Felt Time by Marc Wittmann

Felt Time by Marc Wittmann

Author:Marc Wittmann
Language: eng
Format: epub
Publisher: The MIT Press
Published: 2016-03-25T00:00:00+00:00

Figure 7

Subjective speed in answer to the question, “How fast did the last ten years go by for you?” Respondents, aged 14 to 94, were asked to indicate their feeling of time on a scale: –2 (very slow), –1 (slow), 0 (neither slow nor fast), 1 (fast), 2 (very fast). Up to the age range from 50 to 59, subjective speed increases, after which it remains constant.

In sum, studies demonstrate that time passes quickly for adults on the whole, and a correlation exists between age and temporal perception. However, one should also note the broad range of response behavior among participants, which makes it clear that older people, when compared to younger ones, do not necessarily all have the feeling that time is passing more and more quickly.

Numerous studies from the field of cognitive psychology have shown that the subjective duration of a span of time depends on the number of events stored in memory and the number of changes experienced in this period. The more events or contextual changes that occur within a given stretch of time, the longer it is subjectively experienced.2 Contextual changes concern changes in environment, thought, or feeling. A large quantity of changes perceived over a stretch of time causes duration to expand subjectively, compared to the same span spent under conditions that are monotonous and poor in experience. When a period offers many experiences that can be recalled, it appears to have lasted longer in retrospect. An exciting week on vacation that yielded many new impressions lasts much longer, subjectively, than a week following the same old routine while commuting between home and the office.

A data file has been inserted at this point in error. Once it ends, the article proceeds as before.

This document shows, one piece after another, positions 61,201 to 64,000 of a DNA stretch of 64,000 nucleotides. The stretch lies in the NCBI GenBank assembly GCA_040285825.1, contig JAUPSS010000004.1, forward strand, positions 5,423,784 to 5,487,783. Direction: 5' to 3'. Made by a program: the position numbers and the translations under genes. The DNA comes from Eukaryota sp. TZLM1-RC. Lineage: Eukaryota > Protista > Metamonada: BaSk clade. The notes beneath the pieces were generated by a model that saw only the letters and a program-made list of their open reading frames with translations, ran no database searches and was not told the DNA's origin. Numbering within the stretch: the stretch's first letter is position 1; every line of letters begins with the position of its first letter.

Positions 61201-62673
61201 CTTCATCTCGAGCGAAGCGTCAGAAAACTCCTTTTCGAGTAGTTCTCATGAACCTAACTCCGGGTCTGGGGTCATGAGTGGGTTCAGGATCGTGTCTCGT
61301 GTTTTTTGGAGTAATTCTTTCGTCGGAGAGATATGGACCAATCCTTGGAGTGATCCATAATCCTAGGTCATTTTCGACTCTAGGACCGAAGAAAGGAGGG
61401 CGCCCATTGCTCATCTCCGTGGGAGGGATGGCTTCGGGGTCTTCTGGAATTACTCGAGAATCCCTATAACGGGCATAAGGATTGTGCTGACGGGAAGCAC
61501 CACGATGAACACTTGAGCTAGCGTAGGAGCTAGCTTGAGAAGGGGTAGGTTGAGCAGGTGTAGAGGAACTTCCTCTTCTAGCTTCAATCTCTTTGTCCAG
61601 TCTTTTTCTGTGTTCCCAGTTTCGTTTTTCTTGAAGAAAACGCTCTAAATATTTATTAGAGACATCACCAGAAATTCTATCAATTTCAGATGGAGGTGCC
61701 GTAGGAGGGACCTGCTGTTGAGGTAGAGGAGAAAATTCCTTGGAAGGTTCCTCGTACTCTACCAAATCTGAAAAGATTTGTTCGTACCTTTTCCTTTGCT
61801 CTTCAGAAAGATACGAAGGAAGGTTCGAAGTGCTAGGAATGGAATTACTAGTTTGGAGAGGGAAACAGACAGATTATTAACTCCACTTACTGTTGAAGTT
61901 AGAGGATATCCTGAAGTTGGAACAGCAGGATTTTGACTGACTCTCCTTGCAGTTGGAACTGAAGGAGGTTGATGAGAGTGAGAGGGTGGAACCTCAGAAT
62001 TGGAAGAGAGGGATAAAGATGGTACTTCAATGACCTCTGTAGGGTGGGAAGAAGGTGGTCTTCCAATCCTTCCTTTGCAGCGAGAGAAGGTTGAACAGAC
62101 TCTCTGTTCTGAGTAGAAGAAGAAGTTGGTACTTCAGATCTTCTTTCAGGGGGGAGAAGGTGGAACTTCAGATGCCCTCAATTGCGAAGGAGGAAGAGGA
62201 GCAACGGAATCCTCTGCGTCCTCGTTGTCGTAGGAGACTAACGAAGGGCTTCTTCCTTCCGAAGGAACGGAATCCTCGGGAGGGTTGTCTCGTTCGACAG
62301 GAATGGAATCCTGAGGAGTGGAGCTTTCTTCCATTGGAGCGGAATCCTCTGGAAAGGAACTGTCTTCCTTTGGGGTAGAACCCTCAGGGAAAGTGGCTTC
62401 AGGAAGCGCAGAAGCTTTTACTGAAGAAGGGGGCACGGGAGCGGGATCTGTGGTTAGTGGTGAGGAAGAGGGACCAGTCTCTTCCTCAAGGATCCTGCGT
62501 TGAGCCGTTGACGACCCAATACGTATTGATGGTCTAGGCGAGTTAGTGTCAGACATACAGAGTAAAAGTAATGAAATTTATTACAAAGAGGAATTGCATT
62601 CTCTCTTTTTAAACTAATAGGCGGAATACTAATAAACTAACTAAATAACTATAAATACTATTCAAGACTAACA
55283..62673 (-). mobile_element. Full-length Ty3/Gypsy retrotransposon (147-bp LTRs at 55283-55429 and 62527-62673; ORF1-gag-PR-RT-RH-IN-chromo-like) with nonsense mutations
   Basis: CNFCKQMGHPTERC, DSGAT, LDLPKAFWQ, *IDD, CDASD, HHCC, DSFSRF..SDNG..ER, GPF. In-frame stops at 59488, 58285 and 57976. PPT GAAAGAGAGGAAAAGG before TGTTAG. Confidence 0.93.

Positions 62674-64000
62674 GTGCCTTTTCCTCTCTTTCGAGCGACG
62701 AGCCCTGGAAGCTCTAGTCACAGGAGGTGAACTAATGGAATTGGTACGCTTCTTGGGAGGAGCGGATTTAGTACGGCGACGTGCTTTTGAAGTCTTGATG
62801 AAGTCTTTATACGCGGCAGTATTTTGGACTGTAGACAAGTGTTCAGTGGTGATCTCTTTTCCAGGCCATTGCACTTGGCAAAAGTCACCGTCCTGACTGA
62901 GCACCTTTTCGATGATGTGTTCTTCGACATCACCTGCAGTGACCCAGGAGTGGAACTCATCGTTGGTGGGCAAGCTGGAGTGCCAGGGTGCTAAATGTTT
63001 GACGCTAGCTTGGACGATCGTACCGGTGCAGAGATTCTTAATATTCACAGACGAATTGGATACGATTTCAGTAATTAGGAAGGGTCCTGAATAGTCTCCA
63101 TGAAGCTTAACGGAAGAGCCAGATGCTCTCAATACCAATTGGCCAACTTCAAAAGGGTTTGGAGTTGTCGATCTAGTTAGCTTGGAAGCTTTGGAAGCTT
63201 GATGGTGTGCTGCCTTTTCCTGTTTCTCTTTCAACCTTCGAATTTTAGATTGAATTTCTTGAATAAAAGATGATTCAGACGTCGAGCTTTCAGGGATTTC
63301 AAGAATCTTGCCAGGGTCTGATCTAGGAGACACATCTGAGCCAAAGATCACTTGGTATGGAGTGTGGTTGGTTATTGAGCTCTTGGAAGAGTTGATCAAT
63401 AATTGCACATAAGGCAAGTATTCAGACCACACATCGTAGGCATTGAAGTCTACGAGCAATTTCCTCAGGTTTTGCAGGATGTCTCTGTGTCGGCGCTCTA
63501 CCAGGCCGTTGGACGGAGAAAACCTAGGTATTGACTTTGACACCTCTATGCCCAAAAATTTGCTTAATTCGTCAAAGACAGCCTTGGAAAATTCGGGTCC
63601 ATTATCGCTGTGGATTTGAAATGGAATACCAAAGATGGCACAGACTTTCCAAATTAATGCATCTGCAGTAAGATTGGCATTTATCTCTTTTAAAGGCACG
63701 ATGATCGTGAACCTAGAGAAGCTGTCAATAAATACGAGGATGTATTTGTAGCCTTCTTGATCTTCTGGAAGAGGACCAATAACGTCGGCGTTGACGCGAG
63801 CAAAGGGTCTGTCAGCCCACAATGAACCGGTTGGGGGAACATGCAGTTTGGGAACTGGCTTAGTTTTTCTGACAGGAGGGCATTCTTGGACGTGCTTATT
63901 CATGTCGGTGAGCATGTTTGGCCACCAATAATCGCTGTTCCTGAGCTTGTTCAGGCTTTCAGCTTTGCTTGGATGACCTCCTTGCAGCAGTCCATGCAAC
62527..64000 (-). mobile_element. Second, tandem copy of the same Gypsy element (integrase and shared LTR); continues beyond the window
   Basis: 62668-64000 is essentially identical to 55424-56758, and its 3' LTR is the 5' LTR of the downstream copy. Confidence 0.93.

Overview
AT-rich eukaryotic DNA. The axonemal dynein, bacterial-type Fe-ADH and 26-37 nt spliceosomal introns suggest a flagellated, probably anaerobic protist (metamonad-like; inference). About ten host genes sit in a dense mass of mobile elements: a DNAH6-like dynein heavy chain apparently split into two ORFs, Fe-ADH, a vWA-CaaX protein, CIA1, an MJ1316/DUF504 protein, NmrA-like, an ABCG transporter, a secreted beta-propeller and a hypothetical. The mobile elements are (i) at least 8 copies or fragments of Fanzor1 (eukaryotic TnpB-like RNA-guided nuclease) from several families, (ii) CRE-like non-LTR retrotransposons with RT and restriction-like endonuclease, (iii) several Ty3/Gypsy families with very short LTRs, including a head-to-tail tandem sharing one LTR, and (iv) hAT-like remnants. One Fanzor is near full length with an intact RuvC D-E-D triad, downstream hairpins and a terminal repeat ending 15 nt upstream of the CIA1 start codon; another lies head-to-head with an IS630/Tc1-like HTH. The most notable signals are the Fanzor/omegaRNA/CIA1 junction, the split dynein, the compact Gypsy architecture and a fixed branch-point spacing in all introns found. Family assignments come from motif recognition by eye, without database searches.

In Thomas Mann’s Magic Mountain—a novel about how we feel the passage of time, among other things—the “Excursus on the Sense of Time” directly explores how new experiences affect our perception of time. Mann uses the example of the vacation to illustrate how many different experiences during the first few days at an unfamiliar place stretch time in subjective terms. Then, after one has spent a while at the new location, the days shorten in proportion to the effect of habituation that sets in. Finally, toward the end of the vacation, the days fly by as one realizes that the holiday is rushing to a close.

Experiences that are exciting and new expand time. But when what was novel becomes a matter of routine, time starts to pass quickly again. The narration of The Magic Mountain also develops on the model of how phenomena of perception and memory unfold over an extended span of time. At the outset, detailed descriptions of the first few days at the sanatorium in the Alps fill page after page. The novel’s protagonist, Hans Castorp, views his surroundings and the events there with new eyes, and so there is much that warrants telling. Hours take up whole pages. Later on, the same amount of space is devoted to weeks and even months; far longer stretches of time must pass for the same number of pages to be filled.


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